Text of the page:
It was becoming apparent in 1732 that the Second Meeting House was not meeting the needs of the peple and a Committee was directed to bring in plans for a new house. In January 1733 the plans were presented and approved. The Third Meeting House was to measure 35 feet by 30 feet. The arrangement of pews was set and each person was to build his own pew within one year. There were certain locations more desirable than others and one paid a required sum. The money was turned over to the Town to help meet the building cost.

The framing of the House must have been completed in June, for a special town Meeting in May provided for entertainment at the "raising." It was to consist of "good wheaten cake, good Beere and Rum and Sugar." Samuel and Whitten Manter were in charge and the whole affair must have been a howling success.

Over the years the general care of the House was to do what was neccessary after it really became neccessary. They were, however, most careful to have a Doorkeeper who also swept the floor. Whitten Manter was paid 8 schillings for two years work.

Although the minister's settlement and allotment was to help him find a proper place in which to live, the Town recognized this was difficult. It appointed a Committee to consult as to "whether or no the Town would purchase an Accomodation of Lands and buildings for a Parsonage." At a Town Meeting September 2, 1760 it was voted to buy from Capt. Samuel Cobb "Land Meadow and buildings on the west side of the old Mill River." (the property recently sold by the Church);"also 2/3 of all the Divisions of Wood Lots on the Eastside of the river" (without doubt the land on which the school stands). Cedar rails and oak posts were to enclose the Parsonage area; they were to shingle the barn, put glass where needed and "keep the wooden work of the Dwelling House in repair and plaster the front rooms and kitchen." All of this should have pleased the minister George Daman.

While this was happening there was much discussion concerning the Meeting House with widely different views and feeling a bit high. So much so the Town voted in January 1768 to seek outside help through a "Comitty chosen of the Naburing Town Detarming what should be Don." Two from Edgartown and one from Chilmark served. The Committee was to decide if the Meeting House was to be repaired, enlarged, or moved and where to. The report came in February 1768 and "the Voters being 32 in number ware equally devided So that their Could Be no Vote to Accept their Report." They must have been rather upset for they voted against having another committee look into what was "Nesseceery."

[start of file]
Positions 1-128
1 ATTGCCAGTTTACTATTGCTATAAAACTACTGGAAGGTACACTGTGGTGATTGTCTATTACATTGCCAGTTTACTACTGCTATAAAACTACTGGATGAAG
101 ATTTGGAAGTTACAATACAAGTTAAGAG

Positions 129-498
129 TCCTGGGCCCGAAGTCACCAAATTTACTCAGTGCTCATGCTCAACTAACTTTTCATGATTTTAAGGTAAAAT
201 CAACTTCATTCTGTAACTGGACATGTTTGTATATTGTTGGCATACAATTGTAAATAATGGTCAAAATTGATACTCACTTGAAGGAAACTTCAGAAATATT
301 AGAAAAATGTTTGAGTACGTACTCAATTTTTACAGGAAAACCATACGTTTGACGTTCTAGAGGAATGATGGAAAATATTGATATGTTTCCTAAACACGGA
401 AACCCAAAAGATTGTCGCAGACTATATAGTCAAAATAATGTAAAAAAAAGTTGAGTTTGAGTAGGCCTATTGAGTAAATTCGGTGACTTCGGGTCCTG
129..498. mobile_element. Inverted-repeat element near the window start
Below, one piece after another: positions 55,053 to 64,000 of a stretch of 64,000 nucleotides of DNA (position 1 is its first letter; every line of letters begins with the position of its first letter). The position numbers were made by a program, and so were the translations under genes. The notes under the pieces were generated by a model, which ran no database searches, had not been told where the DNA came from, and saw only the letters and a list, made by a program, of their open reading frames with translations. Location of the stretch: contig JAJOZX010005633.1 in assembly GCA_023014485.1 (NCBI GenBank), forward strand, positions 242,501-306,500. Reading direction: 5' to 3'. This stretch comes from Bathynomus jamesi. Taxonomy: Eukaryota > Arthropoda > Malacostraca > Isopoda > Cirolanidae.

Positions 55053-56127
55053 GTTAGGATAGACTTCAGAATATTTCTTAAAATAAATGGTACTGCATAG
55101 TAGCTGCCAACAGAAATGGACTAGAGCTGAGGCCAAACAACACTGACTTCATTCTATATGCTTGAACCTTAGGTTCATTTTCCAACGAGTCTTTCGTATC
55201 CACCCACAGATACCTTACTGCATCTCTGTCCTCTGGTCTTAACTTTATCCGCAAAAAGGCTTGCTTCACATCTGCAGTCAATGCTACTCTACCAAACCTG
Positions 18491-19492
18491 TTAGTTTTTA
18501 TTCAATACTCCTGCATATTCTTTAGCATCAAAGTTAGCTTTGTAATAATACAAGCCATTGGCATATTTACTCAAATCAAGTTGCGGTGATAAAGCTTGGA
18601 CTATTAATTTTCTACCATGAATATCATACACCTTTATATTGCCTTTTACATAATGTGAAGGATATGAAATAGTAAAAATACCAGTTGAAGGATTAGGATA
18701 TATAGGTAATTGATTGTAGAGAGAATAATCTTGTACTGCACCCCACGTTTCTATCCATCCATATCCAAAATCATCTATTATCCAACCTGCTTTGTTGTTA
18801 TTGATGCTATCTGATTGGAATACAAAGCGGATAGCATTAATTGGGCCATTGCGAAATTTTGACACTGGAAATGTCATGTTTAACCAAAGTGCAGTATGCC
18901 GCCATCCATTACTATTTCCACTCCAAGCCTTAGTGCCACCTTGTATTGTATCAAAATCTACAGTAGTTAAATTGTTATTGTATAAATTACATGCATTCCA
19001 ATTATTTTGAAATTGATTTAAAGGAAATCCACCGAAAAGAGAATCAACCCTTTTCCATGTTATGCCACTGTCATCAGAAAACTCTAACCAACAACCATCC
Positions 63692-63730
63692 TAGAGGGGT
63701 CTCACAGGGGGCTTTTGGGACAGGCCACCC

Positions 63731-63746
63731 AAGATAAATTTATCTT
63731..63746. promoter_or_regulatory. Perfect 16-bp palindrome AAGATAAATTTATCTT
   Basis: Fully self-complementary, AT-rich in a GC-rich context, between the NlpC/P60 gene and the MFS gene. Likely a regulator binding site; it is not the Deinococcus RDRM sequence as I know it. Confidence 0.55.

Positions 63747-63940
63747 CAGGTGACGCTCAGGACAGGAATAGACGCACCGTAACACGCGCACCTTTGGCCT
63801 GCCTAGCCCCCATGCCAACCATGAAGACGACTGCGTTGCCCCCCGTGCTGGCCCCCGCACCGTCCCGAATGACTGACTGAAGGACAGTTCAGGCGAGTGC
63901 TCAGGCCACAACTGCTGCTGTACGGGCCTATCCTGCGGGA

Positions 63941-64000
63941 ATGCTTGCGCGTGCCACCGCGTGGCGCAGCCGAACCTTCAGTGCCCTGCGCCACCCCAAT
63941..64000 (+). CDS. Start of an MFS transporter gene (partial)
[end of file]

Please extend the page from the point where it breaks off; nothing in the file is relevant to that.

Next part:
During the winter the Parishioners decided they could handle the matter themselves. In April a meeting was called and it was decided to cut the House in the middle, add 15 feet there, add two feet in the bakc and move the pulpit back. The windows were to be diamond glass, the interior to be plastered. Later, to preserve the shingles, they were colored with "Tarr and Oker". Not too attractive. This enlargement provided for additional pews. One was purchased by Thomas Waldron who paid 10 pounds 15 shillings eight pence for a "new spot adjoining the pulpit on the east side."

During the next few years the Town, as was the country, was concerned with events leading up to and during the Revolution. The Town continued to pay the minister in various amounts and methods. (money, firewood, beef, corn, wool, flax, etc). There seemed to be no problems with either the Meeting House or Parsonage for there were few requests for boards or shingles or glass.

Holmes Hole was beginning to grow and their interests obviously were in that area. The Meeting House was distant and it was difficult and inconvenient to reach. Some were resisting or refusing to pay the tax and in June of 1780 a Committee was sent to "know what the Cause is that they refuse to pay." Non payment of the tax could have serious consequences as John Davis discovered when he found himself in "gaol." A Committee from the Church was asked to look into the propriety of the General Court in discharging him. He was a Baptist and objected to supporting the "orthodox" (State supported) Church.

In September 1782 the Town received "a Request of a Number of Inhabitants of Holmes Hole and Some Adjacent People" to be exempt from the tax to support a Presbyterian Minister as they were of the "Baptist Perswasion." Again they mentioned the "remote Scituation-Attended with Conspiscious Inconveniences." In November their request was granted.

But things were not all bad. In 1788 six additional pews were placed in the Meeting House, along with some repair, and the remaining seats converted into Pews for the Town's use. Repairs were made to the Parsonage House and Barn.

That two communities had developed is clear with Holmes Hole requesting to be a separate Precinct. This was agreed to in 1790, provided they support their own school and poor. A year later a further separation appeared when Ministers taxes were returned to some people living eastward of Tashmoo Springs. And a year after that 1792, the Baptists requested exemption from any ministers tax. Tax disputes were frequent and East and West appointed arbitrators. Finally, the situation reached the point where a petition was sent in 1795 to the General Court requesting that East of Tashmoo be established as a separate precinct or parish. This line is about the location of the present boundary between West Tisbury and Tisbury. Also about this time it appears taxes no longer were collected to support a minister.